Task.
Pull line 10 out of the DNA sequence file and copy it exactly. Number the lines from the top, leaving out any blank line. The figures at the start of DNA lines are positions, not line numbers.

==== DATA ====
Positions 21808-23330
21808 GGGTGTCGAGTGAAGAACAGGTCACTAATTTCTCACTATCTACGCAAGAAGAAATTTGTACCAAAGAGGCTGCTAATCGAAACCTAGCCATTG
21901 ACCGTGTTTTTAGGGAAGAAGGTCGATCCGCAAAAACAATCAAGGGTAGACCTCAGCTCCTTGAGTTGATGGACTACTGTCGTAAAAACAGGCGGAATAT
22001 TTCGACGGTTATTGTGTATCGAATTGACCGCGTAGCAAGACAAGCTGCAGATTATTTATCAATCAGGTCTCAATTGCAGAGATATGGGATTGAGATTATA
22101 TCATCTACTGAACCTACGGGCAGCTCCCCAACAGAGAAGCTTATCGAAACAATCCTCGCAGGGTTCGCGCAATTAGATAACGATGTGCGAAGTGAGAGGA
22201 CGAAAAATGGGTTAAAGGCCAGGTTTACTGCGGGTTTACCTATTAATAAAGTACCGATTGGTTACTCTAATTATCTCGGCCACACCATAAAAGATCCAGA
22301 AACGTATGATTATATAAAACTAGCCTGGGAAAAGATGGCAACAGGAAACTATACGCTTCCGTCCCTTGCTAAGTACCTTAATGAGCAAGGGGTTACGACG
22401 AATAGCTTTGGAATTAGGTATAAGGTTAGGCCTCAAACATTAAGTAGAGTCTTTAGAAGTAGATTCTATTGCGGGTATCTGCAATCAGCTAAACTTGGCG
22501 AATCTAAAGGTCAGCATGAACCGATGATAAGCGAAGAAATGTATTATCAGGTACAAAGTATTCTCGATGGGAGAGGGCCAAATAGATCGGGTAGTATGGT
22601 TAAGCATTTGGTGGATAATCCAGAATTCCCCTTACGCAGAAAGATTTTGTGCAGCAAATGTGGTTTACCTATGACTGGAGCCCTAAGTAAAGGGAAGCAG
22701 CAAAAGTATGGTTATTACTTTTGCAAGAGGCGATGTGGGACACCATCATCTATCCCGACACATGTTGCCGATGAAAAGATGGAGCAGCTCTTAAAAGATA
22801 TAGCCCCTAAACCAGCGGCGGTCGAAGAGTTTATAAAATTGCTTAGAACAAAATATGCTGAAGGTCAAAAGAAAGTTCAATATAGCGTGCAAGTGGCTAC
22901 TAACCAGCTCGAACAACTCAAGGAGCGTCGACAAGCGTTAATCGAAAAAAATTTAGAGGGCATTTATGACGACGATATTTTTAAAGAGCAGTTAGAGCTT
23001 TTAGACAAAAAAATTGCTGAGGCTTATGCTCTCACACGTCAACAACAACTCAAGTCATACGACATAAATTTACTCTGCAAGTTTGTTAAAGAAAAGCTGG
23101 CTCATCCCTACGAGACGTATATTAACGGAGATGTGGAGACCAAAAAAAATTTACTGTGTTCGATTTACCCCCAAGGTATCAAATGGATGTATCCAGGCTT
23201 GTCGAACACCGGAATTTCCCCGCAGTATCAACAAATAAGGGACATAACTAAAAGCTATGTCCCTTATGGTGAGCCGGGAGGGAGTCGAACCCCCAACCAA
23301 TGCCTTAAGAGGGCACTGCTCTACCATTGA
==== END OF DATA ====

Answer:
22601 TAAGCATTTGGTGGATAATCCAGAATTCCCCTTACGCAGAAAGATTTTGTGCAGCAAATGTGGTTTACCTATGACTGGAGCCCTAAGTAAAGGGAAGCAG